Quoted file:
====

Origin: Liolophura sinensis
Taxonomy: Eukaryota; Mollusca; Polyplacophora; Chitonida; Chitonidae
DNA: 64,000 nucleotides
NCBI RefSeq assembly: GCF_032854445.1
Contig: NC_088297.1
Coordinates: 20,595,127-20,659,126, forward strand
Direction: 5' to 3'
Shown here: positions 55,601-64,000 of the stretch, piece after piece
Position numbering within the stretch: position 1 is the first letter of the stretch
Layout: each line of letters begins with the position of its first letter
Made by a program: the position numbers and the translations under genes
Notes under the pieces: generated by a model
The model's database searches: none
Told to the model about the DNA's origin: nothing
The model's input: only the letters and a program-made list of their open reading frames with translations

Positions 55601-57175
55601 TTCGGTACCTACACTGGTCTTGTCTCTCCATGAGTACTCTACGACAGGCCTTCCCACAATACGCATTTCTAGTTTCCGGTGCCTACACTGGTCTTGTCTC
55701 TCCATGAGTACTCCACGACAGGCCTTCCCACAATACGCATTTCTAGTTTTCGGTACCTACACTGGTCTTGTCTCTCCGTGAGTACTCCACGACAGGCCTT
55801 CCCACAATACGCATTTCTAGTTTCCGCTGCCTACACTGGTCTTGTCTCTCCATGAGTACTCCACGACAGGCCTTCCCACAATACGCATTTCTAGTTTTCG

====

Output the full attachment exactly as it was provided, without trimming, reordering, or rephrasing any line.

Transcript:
Origin: Liolophura sinensis
Taxonomy: Eukaryota; Mollusca; Polyplacophora; Chitonida; Chitonidae
DNA: 64,000 nucleotides
NCBI RefSeq assembly: GCF_032854445.1
Contig: NC_088297.1
Coordinates: 20,595,127-20,659,126, forward strand
Direction: 5' to 3'
Shown here: positions 55,601-64,000 of the stretch, piece after piece
Position numbering within the stretch: position 1 is the first letter of the stretch
Layout: each line of letters begins with the position of its first letter
Made by a program: the position numbers and the translations under genes
Notes under the pieces: generated by a model
The model's database searches: none
Told to the model about the DNA's origin: nothing
The model's input: only the letters and a program-made list of their open reading frames with translations

Positions 55601-57175
55601 TTCGGTACCTACACTGGTCTTGTCTCTCCATGAGTACTCTACGACAGGCCTTCCCACAATACGCATTTCTAGTTTCCGGTGCCTACACTGGTCTTGTCTC
55701 TCCATGAGTACTCCACGACAGGCCTTCCCACAATACGCATTTCTAGTTTTCGGTACCTACACTGGTCTTGTCTCTCCGTGAGTACTCCACGACAGGCCTT
55801 CCCACAATACGCATTTCTAGTTTCCGCTGCCTACACTGGTCTTGTCTCTCCATGAGTACTCCACGACAGGCCTTCCCACAATACGCATTTCTAGTTTTCG